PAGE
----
Straight-line interpolation yields 39,542 as the number of full or part Hawaiians in 1897, the year of the anti-annexation petition. Thus, the 21,269 signatures on the petition represented 54% of their population. But wait! The population included babies and small children, who presumably could not have made a signature even if they had wanted to. But wait! Every signature was accompanied by the signer's age, and some were in their early teens. But wait! A protest document filed by Lorrin A. Thurston says some of the ages were changed afterward to make them look older. And furthermore, Thurston says there were hundreds of forged signatures, and people who signed their own name several times; and entire signature pages were gathered without any petition language for the people to know what they were signing (the language was added after the pages were collected). But wait! Everyone says there were non-natives among the 21,269 people who signed the petition, although we cannot be sure how many. Well, if there were non-natives signing, then shouldn't the percentage of signers be calculated using the whole number of people in the entire population? Apparently non-natives were welcome to sign the petition, but the overwhelming majority refused. The whole population in 1896 was 109,020; in 1900 it was 154,001; so interpolation yields 120,265 as the population in 1897, which means the 21,269 signatures represent only 18% of the population. Furthermore, at that time only men could vote, and there were other important voter eligibility restrictions; so there is no relationship between petition signatures and eligible voters.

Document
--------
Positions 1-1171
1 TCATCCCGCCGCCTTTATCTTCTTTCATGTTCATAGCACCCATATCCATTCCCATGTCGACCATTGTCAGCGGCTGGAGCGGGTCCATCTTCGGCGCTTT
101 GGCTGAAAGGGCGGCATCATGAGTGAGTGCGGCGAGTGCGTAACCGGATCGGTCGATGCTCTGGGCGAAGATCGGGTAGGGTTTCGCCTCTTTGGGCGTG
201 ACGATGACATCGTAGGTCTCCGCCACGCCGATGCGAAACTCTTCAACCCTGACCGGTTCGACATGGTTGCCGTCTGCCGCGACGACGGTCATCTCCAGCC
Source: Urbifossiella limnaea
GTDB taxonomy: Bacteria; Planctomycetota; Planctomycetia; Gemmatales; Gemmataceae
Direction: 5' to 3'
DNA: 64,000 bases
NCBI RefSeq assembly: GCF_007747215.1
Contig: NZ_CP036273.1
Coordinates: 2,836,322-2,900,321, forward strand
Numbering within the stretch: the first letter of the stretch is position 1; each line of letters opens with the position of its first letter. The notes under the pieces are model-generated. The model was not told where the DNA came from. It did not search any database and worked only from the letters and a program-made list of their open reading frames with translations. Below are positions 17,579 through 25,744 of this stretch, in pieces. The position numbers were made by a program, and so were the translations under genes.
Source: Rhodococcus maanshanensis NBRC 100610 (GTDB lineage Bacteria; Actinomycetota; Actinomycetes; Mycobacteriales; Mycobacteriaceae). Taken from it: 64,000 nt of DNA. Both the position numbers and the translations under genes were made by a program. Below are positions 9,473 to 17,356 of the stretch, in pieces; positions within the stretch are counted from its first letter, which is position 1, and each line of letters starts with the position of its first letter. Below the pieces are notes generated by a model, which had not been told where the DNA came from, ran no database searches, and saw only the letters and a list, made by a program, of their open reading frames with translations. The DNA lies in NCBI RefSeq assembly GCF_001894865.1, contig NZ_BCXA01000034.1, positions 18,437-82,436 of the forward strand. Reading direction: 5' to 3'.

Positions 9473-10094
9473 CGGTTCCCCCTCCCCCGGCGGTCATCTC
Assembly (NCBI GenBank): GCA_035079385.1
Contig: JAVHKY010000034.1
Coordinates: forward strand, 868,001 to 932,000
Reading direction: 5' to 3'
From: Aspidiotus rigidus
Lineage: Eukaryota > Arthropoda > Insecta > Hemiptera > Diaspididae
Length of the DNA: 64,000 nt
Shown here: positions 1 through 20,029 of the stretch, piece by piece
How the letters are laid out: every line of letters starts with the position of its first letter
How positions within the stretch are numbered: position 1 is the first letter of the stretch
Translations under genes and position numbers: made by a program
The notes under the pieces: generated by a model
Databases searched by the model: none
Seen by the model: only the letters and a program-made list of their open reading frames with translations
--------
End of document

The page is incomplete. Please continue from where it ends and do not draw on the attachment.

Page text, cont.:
But there's more to the story. In addition to the anti-annexation petition with 21,269 signatures, there was allegedly another petition containing over 17,000 signatures collected by a different organization. The trouble is, that second petition had a different purpose -- it called for Lili'uokalani to be restored to the throne! Hawaiian sovereignty activists like to add the numbers on the two petitions, for a total of around 38,000 to 39,000 signatures, which would represent virtually every native and part-native man, woman, and baby. But of course that's silly. The two petitions are on different topics. And probably everyone who signed the smaller petition (restore the queen) would have also signed the larger petition (stop annexation). Indeed, the gap of 4,000 signatures could be interpreted to mean that there were 4,000 natives who opposed annexation but also opposed restoring the monarchy and wanted the Republic of Hawai'i to continue as an independent nation under the coalition of white and Hawaiian oligarchs!
Dr. Silva, the world's foremost expert on the petitions, does not publicly contradict people who say there were nearly 40,000 signatures on a petition opposing annexation. She allows the highly visible back cover of her book to contain the statement "Ninety-five percent of the native population signed the petition." On pages 147-159, for people willing to dig out the details, she provides more accurate information; but still intentionally misleading the readers just as the Hawaiian hui delegates presenting the petitions to Congress tried to create the impression there were 38,000 signatures on the petition that actually had only 21,269.
On page 151 Silva says, "Together, the two groups collected over 38,000 signatures. Even considering the likelihood that some people signed both petitions, the total number of signatures is impressive given that the population of Kanaka Maoli at the time was around 40,000." But Silva deliberately fails to mention at this point that the two petitions had different subject matter!
On page 158 Silva finally mentions the different subject matter, and begins a discussion of an internal debate among the consolidated committee members in Washington from the two groups who were preparing to present the petitions to the Senate. Silva says they "decided to present only the petitions of Hui Aloha 'Aina because the substance of the two sets of petitions was different. Hui Aloha 'Aina's petition protested annexation, but the Hui Kalai'aina's petitions called for the monarchy to be restored. They agreed that they did not want to appear divided or as if they had different goals." Regrettably Silva gives no footnote to document this internal strategy decision.